The executors of the judgment. - Ezekiel 30:10. Thus saith the Lord Jehovah, And I will put an end to the tumult of Egypt through Nebuchadnezzar king of Babylon. Ezekiel 30:11. He and his people with him, violent of the nations, will be brought to destroy the land; they will draw their swords against Egypt, and fill the land with slain. Ezekiel 30:12. And I will make the rivers dry, and sell the land into the hand of wicked men, and lay waste the land and its fulness by the hand of foreigners; I Jehovah have spoken it. - המון cannot be understood as signifying either the multitude of people only, or the abundance of possessions alone; for השׁבּית is not really applicable to either of these meanings. They are evidently both included in the המון , which signifies the tumult of the people in the possession and enjoyment of their property (cf. Ezekiel 26:13). The expression is thus specifically explained in Ezekiel 30:11 and Ezekiel 30:12. Nebuchadnezzar will destroy the land with his men of war, slaying the people with its possessions. עריצי , as in Ezekiel 28:7. מוּבאים , as in Ezekiel 23:42. ' הריק וגו , cf. Ezekiel 12:14, Ezekiel 12:28; 7. חלל ... מלאוּ , as in Ezekiel 11:6. יארים , the arms and canals of the Nile, by which the land was watered, and on which the fertility and prosperity of Egypt depended. The drying up of the arms of the Nile must not be restricted, therefore, to the fact that God would clear away the hindrances to the entrance of the Chaldeans into the land, but embraces also the removal of the natural resources on which the country depended. מכר , to sell a land or people into the hand of any one, i.e., to deliver it into his power (cf. Deuteronomy 32:30; Judges 2:14, etc.). For the fact itself, see Isaiah 19:4-6. For ' השׁמּתי וגו , see Ezekiel 19:7.
Further Description of the Judgment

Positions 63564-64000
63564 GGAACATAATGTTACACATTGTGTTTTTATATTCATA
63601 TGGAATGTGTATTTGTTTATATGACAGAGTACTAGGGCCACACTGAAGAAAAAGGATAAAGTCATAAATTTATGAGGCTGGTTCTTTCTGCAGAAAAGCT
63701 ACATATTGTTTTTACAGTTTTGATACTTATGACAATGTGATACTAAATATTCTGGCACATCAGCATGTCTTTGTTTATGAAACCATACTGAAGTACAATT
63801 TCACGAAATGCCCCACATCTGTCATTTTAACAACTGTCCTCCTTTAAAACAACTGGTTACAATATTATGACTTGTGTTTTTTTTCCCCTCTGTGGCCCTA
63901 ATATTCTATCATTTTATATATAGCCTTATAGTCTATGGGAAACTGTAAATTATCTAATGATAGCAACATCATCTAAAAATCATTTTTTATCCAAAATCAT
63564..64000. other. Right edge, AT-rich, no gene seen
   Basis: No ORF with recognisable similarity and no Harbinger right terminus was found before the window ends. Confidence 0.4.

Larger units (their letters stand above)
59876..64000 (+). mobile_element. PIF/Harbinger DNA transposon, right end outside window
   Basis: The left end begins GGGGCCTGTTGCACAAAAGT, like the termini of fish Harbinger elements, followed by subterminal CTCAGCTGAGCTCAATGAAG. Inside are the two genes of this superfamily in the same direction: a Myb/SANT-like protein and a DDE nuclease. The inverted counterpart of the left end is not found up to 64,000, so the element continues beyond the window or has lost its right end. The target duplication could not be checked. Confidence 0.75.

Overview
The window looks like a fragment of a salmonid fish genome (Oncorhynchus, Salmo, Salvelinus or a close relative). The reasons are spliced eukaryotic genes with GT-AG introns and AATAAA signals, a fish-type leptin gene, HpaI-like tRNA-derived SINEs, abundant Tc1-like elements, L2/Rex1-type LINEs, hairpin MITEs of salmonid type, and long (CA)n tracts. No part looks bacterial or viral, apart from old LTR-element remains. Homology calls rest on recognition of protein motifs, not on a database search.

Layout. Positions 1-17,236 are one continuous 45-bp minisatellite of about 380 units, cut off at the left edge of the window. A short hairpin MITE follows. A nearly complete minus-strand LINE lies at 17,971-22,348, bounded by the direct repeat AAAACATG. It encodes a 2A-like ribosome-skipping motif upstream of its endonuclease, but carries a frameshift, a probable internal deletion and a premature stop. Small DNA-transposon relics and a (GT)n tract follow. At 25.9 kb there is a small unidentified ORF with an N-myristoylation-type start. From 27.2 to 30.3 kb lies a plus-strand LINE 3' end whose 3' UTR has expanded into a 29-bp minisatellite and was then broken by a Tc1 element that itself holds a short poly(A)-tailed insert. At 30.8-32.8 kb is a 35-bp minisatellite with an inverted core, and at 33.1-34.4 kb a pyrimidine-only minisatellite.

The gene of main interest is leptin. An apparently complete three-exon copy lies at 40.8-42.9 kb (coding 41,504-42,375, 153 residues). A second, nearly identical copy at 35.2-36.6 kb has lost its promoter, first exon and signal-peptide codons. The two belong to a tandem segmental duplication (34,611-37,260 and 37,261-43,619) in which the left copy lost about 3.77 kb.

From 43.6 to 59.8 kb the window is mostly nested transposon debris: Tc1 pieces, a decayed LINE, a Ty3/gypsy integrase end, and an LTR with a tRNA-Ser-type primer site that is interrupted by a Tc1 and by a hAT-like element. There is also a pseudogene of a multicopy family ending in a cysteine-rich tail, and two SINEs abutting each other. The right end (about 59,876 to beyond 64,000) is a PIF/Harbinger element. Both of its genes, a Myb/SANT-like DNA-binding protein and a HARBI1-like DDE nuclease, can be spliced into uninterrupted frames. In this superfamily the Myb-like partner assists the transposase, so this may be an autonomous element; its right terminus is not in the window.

Ezekiel 30:13. Thus saith the Lord Jehovah, I will exterminate the idols and cut off the deities from Noph, and there shall be no more a prince from the land of Egypt; and I put terror upon the land of Egypt. Ezekiel 30:14. And I lay Pathros waste, and bring fire into Zoan, and execute judgments upon No; Ezekiel 30:15. And I pour out my fury upon Sin, the stronghold of Egypt, and cut off the multitude of No; Ezekiel 30:16. And I put fire in Egypt; Sin will writhe in pain, and No will be broken open, and Noph - enemies by day. Ezekiel 30:17. The men of On and Bubastus will fall by the sword, and they themselves will go into captivity. Ezekiel 30:18. At Tachpanches the day will be darkened when I shatter the yokes of Egypt there, and an end will be put to its proud haughtiness; cloud will cover it, and its daughters till go into captivity. Ezekiel 30:19. And thus I execute judgments upon Egypt, that they may know that I am Jehovah. - Egypt will lose its idols and its princes (cf. Jeremiah 46:25). גּלּוּלים and אלילים are synonymous, signifying not the images, but the deities; the former being the ordinary epithet applied to false deities by Ezekiel (see the comm. on Ezekiel 6:4), the latter traceable to the reading of Isaiah 19:1. נף , contracted from מנף , Manoph or Menoph = מף in Hosea 9:6, is Memphis, the ancient capital of Lower Egypt, with the celebrated temple of Ptah, one of the principal seats of Egyptian idolatry (see the comm. on Hosea 9:6 and Isaiah 19:13). In Ezekiel 30:13 מארץ מצר ' belongs to נשׂיא , there shall be no more a prince from the land of Egypt, i.e., a native prince. נתן יראה , to put fear upon (cf. Ezekiel 26:17). From Lower Egypt Ezekiel passes in Ezekiel 30:14 to Upper Egypt ( Pathros, see the comm. on Ezekiel 29:14), which is also to be laid waste, and then names several more of the principal cities of Lower Egypt along with the chief city of Upper Egypt. צען , Egypt. Zane, Copt. Jane, is the Τανίς , Tanis, of the Greeks and Romans, on the Tanitic arm of the Nile, an ancient city of Lower Egypt; see the comm. on Numbers 13:22 and Isaiah 19:11. נא נא אמון in Nahum 3:8, probably “abode of Amon,” Egypt. P - amen, i.e., house of Amon, the sacred name of Thebes, the celebrated royal city of Upper Egypt, the Διὸς πόλις ἡ μεγάλη of the Greeks (see the comm. on Nahum 3:8). סין (literally, mire; compare the Aram. סין ) is Πηλούσιον , Pelusium , which derives its name from πηλός ( ὠνόμασται ἀπὸ τοῦ πηλοῦ πηλός , Strab. xvii. p. 802), because there were swamps all round. It was situated on the eastern arm of the Nile, to which it gave its name, at a distance of twenty stadia from the sea. The Egyptian name Pehromi also signifies dirty, or muddy. From this the Arabs have made Elfarama; and in the vicinity of the few ruins of the ancient Pelusium there is still a castle called Arab. t, Tineh (compare the Chaldee טינא , clay, in Daniel 2:41). Ezekiel calls it the “fortress or bulwark of Egypt,” because, as Strabo ( l.c.) observes, “Egypt is difficult of access here from places in the East;” for which reason Hirtius ( de bell. Al. c. 27) calls it “the key of Egypt,” and Suidas ( s.v.) “the key both of the entrance and exit of Egypt.” On the history of this city, see Leyrer in Herzog's Encyclopaedia. In המון נא many of the commentators find a play upon the name of the god אמון (Jeremiah 46:25), the chief deity of Thebes, which is possible, but not very probable, as we should not expect to find a god mentioned again here after Ezekiel 30:13; and הכרתּי would be inappropriate. - In Ezekiel 30:16 Sin (= Pelusium) is mentioned again as the border fortress, No (= Memphis) as the capital of Upper Egypt, as all falling within the range of the judgment. The expression נף צרי יומם has caused some difficulty and given occasion to various conjectures, none of which, however, commend themselves as either simple or natural explanations.